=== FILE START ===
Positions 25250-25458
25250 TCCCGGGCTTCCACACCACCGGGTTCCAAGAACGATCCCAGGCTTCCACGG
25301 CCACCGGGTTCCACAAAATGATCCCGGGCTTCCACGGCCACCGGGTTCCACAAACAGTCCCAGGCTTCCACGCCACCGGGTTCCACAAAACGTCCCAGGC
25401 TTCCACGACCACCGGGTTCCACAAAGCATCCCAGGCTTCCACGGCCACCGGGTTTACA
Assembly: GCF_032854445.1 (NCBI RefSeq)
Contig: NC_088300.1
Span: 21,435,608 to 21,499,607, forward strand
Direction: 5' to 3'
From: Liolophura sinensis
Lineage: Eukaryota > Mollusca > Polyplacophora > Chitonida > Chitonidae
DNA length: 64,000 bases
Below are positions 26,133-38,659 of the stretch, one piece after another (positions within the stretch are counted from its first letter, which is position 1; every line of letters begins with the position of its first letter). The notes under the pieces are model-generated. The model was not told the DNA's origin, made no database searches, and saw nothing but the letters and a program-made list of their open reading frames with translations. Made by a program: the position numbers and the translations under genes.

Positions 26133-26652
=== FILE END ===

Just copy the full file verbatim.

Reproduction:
Positions 25250-25458
25250 TCCCGGGCTTCCACACCACCGGGTTCCAAGAACGATCCCAGGCTTCCACGG
25301 CCACCGGGTTCCACAAAATGATCCCGGGCTTCCACGGCCACCGGGTTCCACAAACAGTCCCAGGCTTCCACGCCACCGGGTTCCACAAAACGTCCCAGGC
25401 TTCCACGACCACCGGGTTCCACAAAGCATCCCAGGCTTCCACGGCCACCGGGTTTACA
Assembly: GCF_032854445.1 (NCBI RefSeq)
Contig: NC_088300.1
Span: 21,435,608 to 21,499,607, forward strand
Direction: 5' to 3'
From: Liolophura sinensis
Lineage: Eukaryota > Mollusca > Polyplacophora > Chitonida > Chitonidae
DNA length: 64,000 bases
Below are positions 26,133-38,659 of the stretch, one piece after another (positions within the stretch are counted from its first letter, which is position 1; every line of letters begins with the position of its first letter). The notes under the pieces are model-generated. The model was not told the DNA's origin, made no database searches, and saw nothing but the letters and a program-made list of their open reading frames with translations. Made by a program: the position numbers and the translations under genes.

Positions 26133-26652